Misuse of state power 

States should not use criminal justice powers to oppress people, suppress political dissent or undermine our human rights. However, increasingly governments are engaged in the mass surveillance of populations, which violates many fundamental rights, including the rights to privacy and free speech, and the right to be presumed innocent. The use of technology in law enforcement is sometimes driven by the privatisation of criminal justice, where companies profit from technology that is used for government overreach.

Abuse of police power

Law enforcement authorities have legal powers to investigate and prosecute crimes but they must operate within the law and conform to international standards. Fair Trials campaigns to end the misuse of police power at any stage of criminal processes, from intrusive surveillance and unregulated searches and seizures to coercive interrogation and torture. Police interrogation should be carried out in compliance with adequate legal safeguards, in line with international human rights standards and best scientific practices, and should never use torture, isolations, threats, deceptions or other discredited practices. Read more about our work to promote the Mendez Principles.

International policing and judicial cooperation

Many states are using cross-border policing and extradition in ways that threatens people’s human rights. This includes extraditing people to countries where their human rights are at serious risk or extraditing them for minor offences where the human and financial cost of extradition is disproportionate. Many people who are extradited face long periods in pre-trial detention in countries where they may not speak the language or have any family support.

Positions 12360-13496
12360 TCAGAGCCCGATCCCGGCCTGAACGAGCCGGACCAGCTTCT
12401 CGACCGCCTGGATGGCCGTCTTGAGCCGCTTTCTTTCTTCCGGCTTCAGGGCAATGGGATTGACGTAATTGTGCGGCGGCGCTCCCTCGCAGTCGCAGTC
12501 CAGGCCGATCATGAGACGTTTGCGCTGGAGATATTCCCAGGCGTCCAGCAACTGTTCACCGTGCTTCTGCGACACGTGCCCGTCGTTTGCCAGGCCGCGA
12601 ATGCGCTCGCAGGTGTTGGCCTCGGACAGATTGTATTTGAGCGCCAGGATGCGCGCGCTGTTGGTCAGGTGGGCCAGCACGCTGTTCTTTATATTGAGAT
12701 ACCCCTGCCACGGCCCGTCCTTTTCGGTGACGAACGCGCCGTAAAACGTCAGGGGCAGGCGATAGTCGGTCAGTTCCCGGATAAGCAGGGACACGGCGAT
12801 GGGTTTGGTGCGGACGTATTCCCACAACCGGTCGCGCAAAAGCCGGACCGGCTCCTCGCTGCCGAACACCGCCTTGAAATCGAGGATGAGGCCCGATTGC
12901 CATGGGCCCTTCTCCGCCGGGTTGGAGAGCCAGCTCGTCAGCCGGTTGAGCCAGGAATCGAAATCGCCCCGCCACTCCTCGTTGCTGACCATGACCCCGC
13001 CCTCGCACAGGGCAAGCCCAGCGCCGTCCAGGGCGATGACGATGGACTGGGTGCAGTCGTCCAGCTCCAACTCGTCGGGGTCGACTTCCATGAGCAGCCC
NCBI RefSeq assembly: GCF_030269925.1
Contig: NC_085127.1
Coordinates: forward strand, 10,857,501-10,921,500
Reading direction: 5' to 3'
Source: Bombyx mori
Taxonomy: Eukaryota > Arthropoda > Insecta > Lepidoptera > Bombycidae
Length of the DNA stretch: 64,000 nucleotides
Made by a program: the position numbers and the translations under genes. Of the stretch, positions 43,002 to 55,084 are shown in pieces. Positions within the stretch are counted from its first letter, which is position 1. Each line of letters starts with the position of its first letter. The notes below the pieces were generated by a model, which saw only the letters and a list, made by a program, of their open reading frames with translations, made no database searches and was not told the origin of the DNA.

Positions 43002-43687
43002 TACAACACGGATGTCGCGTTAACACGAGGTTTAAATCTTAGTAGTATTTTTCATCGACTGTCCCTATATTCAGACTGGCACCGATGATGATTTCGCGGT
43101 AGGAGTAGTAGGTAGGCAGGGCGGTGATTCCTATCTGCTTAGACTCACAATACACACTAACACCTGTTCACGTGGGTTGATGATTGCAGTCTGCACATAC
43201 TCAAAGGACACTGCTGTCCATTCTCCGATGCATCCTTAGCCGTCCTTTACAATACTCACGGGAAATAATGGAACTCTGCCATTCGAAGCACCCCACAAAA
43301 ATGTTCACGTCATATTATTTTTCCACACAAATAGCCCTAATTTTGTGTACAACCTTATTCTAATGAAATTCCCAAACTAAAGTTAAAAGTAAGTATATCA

INTERPOL, the world’s largest international policing organisation aims to connect police forces across the globe to facilitate closer cross-border cooperation and data-sharing. However, its systems – particularly its international ‘wanted person’ alerts, known as Red Notices, and its less formal alerts, known as diffusions – are abused by countries around the world to persecute refugees, journalists and political opponents, at huge personal cost to these individuals. Fair Trials is campaigning for INTERPOL to take further action to prevent its systems being abused and to be more transparent about its work.

Originally intended as an instrument of cooperation in the fight against serious cross-border crimes, the European Arrest Warrant (EAW) is now disproportionately used for all types of offences, with negative impacts on people’s fundamental rights. We want urge EU states to use less restrictive alternative measures.

Watch Fair Trials' Bruno Min being interviewed about the abuse of INTERPOL Red Notices

AI and automated decision-making

States are increasingly using artificial intelligence and automated decision-making systems to profile people as at risk of committing a crime even if they have not done anything. These systems can reinforce pre-existing bias and discrimination, and undermine the presumption of innocence. Human decision-making is vital for fair, equal and just criminal justice systems. Fair Trials opposes the use of artificial intelligence to profile people as criminals.

Watch: How Fair Trials is challenging AI in criminal justice systems